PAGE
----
Who is this "they" kimosabe? Home owners? Nope that is old news. The Banks are walking away from mortgages they have underwritten.
...the United States, much of Europe, and China have severe balance sheet issues that are ravaging their respective economic prospects. The media, analysts, and investors are gingerly mozying along as if this is not the case. Well, no matter how hard you ignore certain problems, no matter how hard you try to kick the can down the road – the issues really do not just “disappear” on their own.So why is the concentration so heavy in African American (which used to be Black and before that Negro - changing demographics dontcha know) neighborhoods?
With these points in mind, let’s peruse this piece I picked up from the Chicago Tribune: More banks walking away from homes, adding to housing crisis blight: the bank walkaway.Research to be released Thursday, the first of its kind locally, identifies 1,896 “red flag” homes in Chicago — most of them are in distressed African-American neighborhoods — that appear to have been abandoned by mortgage servicers during the foreclosure process, the Woodstock Institute found.
Abandoned foreclosures are increasing as mortgage investors determine that, at sale, they can’t recoup the costs of foreclosing, securing, maintaining and marketing a home, and they sometimes aren’t completing foreclosure actions. The property, by then usually vacant, becomes another eyesore in limbo along blocks where faded signs still announce block clubs.
“The steward relationship between the servicer and the property is broken, particularly in these hard-hit communities,” said Geoff Smith, senior vice president of Woodstock, a Chicago-based research and advocacy group. “The role of the servicer is to be the person in charge of that property’s disposition. You’re seeing situations where servicers are not living up to that standard.” City neighborhoods where 80 percent of the population is African-American account for 71.1 percent of red-flag properties, according to Woodstock.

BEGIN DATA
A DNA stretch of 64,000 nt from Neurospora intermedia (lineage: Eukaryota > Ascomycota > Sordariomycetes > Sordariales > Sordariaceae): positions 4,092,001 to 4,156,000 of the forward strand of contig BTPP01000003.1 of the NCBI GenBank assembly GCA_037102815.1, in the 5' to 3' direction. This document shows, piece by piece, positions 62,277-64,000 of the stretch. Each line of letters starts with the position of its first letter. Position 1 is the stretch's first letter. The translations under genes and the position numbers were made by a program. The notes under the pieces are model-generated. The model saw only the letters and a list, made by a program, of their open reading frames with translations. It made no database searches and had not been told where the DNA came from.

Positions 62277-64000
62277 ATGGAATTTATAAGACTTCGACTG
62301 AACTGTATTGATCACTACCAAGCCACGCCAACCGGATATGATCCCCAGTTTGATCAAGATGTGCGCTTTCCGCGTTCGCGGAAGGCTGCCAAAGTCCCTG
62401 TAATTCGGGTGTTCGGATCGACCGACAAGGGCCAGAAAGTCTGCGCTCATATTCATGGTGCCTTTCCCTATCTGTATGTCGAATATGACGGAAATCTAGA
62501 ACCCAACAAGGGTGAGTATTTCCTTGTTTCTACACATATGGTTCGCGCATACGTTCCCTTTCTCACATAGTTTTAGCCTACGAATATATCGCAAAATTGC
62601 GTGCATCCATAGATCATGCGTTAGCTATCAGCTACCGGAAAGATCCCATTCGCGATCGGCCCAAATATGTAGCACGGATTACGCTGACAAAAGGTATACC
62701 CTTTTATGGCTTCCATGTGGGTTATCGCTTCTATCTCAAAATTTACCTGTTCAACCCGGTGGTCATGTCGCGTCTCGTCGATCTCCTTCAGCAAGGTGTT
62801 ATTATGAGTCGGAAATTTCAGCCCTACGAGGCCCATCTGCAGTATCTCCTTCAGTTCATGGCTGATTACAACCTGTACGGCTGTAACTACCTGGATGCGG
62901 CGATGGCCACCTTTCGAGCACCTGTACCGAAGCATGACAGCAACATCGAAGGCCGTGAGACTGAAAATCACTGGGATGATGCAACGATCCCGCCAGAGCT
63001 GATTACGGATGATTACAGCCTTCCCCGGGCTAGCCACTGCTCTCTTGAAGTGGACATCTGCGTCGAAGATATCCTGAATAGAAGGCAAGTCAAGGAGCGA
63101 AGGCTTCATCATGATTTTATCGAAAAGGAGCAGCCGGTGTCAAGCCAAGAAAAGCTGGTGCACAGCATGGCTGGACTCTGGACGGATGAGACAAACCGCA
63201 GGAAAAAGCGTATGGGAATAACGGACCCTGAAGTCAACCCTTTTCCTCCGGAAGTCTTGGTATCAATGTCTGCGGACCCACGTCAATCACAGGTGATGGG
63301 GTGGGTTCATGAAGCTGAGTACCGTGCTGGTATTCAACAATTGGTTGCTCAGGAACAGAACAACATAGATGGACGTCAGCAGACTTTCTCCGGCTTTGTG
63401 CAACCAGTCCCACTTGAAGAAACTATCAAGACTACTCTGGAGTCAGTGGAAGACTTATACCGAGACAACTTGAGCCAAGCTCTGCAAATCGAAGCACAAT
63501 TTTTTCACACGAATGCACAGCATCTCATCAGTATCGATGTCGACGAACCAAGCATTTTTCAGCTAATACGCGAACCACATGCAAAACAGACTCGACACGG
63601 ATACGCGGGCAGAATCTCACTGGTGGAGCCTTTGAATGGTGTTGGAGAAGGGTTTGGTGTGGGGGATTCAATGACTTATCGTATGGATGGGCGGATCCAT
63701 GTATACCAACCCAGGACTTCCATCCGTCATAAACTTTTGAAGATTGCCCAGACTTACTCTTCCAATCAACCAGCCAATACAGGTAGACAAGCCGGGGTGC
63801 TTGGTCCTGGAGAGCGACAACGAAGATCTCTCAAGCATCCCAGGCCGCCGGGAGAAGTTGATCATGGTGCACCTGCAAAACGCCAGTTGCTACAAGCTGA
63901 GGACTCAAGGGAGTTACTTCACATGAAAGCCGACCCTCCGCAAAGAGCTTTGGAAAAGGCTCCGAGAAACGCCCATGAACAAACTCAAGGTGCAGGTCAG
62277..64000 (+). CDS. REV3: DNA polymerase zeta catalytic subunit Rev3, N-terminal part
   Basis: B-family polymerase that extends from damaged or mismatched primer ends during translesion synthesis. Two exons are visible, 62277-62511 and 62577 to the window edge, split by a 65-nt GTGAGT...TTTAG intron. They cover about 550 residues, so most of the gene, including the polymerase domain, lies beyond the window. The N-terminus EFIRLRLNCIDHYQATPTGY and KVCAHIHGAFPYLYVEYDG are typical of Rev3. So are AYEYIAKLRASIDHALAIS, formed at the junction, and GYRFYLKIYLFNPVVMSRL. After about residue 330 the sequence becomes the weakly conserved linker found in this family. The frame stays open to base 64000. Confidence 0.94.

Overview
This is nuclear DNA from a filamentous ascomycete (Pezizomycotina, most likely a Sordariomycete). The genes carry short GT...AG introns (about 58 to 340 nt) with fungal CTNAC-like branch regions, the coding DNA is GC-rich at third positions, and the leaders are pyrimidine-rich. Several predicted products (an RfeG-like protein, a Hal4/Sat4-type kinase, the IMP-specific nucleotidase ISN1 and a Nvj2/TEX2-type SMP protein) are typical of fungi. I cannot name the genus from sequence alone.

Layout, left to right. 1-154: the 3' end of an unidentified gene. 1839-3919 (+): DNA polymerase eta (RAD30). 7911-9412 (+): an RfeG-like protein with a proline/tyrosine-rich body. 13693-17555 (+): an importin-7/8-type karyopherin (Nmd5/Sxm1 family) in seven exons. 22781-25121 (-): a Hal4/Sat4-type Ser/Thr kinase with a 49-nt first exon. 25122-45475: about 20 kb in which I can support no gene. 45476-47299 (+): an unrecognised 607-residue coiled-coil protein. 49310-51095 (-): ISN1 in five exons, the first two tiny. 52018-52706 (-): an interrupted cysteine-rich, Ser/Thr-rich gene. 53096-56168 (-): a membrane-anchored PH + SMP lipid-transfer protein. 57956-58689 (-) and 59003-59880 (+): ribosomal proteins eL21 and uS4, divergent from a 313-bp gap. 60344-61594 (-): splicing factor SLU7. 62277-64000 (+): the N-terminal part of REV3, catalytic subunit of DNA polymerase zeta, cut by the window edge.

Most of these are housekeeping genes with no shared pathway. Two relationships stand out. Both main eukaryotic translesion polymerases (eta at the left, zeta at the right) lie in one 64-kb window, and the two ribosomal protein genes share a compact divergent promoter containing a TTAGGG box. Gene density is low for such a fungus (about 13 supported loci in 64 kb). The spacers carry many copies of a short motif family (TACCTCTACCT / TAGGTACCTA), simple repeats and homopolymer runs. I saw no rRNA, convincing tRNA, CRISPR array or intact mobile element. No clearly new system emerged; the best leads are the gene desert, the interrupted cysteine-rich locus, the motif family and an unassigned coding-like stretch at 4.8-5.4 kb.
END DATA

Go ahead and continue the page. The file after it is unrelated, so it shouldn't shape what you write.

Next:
...this is definitely not an “African American” thing. As a matter of fact, the reason that this is concentrated in this primarily “African American” community is that this is one of the demographic groups that have been heavily targeted by predatory lenders. You will see other demographic “concentrations” start to show similar attributes and behavior from the banks – lower income, lower educated, higher LTV, lower mean rental income, lower property value, higher mean time to disposition from commencement of marketing areas, etc.Shades of the Great Depression where people were going hungry and farmers were destroying food.
Speaking of the Great Depression it reminds me of Amity Shlaes' book:
The Forgotten Man: A New History of the Great Depression
The book discusses in great detail how government intervention made that Depression worse. In the current instance we have government interventions like the Community Reinvestment Act (CRA) which got the whole ball rolling. Downhill. (What? You were expecting the ball to roll uphill? Well actually it did for a while. You can do a LOT of anti-entropic things if you burn enough green).
Cross Posted at Classical Values